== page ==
• Only making plans that centre around drinking alcohol
  • Having close friends or family members comment on the amount you are drinking
  • You reach for alcohol to combat uncomfortable emotions such as stress, anger, or sadness
  • You are secretly concerned about your own drinking.

What are the risks that come with alcohol addiction?

Alcohol addiction brings with it a range of short-term and long-term health risks and side effects. Many of the side effects can be reversed when you have stopped drinking, however, some of the side effects of more severe alcohol addiction can be lifelong, irreversible, and can even lead to death.

Short-term side effects of alcohol addiction include:

  • Slurred speech
  • Disorientation
  • Upset stomach
  • Vomiting and diarrhoea
  • Headaches
  • Dehydration
  • Impaired judgement
  • Drowsiness
  • Blackouts
  • Unconsciousness

Long-term side effects of alcohol addiction include:

  • Liver disease
  • Kidney damage
  • Relationship breakdowns
  • High blood pressure leading to heart attack or stroke
  • Increased risk of injuries due to poor judgement
  • Increased risk of legal troubles due to poor judgement
  • Increased risk of developing certain cancers such as mouth and throat cancer, stomach cancer and colon cancer (4)
  • Issues gaining or retaining employment
  • Sexual dysfunction
  • Brain damage

Getting help for alcohol addiction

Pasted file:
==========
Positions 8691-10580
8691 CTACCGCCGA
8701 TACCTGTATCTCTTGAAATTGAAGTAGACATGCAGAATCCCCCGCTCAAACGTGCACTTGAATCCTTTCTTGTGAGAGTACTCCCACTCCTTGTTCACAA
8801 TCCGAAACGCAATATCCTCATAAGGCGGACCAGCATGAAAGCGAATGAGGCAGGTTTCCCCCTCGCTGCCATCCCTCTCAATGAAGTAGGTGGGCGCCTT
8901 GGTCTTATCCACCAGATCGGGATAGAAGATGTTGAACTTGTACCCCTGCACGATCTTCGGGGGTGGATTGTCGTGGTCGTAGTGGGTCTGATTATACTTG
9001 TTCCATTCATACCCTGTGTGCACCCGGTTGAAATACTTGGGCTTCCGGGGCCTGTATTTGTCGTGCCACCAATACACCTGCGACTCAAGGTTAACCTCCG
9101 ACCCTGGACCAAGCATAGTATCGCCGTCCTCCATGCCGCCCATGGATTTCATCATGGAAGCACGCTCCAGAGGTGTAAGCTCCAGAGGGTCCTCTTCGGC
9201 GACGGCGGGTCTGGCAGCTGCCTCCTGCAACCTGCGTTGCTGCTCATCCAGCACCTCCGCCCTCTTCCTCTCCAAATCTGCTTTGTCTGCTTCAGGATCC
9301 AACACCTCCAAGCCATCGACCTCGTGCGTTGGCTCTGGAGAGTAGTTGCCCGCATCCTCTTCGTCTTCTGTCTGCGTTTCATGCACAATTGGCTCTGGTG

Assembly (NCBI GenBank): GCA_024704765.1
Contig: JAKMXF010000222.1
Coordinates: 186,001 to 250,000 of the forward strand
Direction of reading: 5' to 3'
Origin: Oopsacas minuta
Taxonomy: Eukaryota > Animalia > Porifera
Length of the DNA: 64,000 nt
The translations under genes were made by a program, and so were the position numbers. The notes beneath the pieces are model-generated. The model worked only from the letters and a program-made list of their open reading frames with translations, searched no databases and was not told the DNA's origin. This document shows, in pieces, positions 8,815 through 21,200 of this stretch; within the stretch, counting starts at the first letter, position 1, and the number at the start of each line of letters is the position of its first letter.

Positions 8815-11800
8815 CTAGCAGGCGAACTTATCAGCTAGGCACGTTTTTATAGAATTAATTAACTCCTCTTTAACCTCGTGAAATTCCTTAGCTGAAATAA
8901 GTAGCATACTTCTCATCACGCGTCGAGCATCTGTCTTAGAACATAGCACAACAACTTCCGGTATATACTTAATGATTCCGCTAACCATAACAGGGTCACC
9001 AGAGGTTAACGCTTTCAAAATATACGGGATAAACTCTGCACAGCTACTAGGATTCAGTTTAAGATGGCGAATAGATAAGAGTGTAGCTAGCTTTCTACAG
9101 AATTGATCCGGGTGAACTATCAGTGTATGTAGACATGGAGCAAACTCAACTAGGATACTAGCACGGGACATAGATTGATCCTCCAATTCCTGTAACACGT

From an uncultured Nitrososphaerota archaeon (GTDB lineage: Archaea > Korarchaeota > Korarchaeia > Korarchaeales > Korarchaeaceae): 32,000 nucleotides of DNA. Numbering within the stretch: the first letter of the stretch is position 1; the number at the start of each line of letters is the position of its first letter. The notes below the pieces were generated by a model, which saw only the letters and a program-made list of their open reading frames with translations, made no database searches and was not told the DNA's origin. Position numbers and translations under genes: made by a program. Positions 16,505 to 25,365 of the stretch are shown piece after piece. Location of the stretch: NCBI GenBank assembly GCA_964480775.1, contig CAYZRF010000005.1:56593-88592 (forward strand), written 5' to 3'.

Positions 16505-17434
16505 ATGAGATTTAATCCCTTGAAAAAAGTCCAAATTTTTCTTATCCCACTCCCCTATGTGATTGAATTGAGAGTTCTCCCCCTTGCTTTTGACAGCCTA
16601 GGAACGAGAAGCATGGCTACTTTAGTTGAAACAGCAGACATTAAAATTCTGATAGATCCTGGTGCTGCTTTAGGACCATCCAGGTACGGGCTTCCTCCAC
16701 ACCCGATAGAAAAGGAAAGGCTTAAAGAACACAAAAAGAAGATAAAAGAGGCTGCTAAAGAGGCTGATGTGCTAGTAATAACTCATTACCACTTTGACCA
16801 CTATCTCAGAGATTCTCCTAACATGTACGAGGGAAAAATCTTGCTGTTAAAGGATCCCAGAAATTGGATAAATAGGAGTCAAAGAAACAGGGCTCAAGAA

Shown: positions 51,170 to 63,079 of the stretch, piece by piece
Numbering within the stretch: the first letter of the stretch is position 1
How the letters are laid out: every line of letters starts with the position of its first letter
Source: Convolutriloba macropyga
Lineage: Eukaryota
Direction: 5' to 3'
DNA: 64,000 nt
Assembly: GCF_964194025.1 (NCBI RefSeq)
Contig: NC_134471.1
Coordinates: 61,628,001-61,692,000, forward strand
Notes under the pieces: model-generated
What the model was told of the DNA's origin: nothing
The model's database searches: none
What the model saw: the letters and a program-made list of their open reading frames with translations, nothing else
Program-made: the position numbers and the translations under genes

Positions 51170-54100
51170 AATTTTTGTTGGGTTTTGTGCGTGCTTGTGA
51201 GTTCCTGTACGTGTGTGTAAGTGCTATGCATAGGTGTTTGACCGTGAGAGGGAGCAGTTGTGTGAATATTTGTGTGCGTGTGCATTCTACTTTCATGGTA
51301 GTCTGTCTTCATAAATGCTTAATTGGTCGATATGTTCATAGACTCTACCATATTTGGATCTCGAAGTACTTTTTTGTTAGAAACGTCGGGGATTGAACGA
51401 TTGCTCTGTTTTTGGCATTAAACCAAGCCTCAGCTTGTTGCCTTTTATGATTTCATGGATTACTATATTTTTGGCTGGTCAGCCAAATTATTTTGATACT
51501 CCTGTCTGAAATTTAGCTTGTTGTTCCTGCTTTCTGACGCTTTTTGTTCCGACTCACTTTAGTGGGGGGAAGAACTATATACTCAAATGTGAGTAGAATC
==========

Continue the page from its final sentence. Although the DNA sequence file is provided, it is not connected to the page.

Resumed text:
The sooner you seek help for your addiction, the easier the addiction will be to treat. Treating the addiction as soon as possible will also increase your chances of making a full recovery and ensure you suffer no long-term consequences of your drinking.

It might be difficult and scary to admit that you have a problem with controlling your alcohol consumption, but it is important to know that help is available to you no matter what stage of addiction you are at.

Admitting you need help takes a great deal of strength and courage and your close friends and family will be proud of you and will be there to guide and support you throughout your journey to sobriety.

There are several different types of treatment available and the treatment you need will depend on your level of addiction.

  • Alcohol detox: Detoxing your body from alcohol is the first step in treating alcohol addiction. This involves stopping any consumption of alcohol and will likely result in unpleasant withdrawal symptoms. The withdrawal symptoms typically last anywhere between a few days to two weeks, however, they can last longer if the addiction was severe. Once you have detoxed, you can focus on other treatments to help you manage your addiction.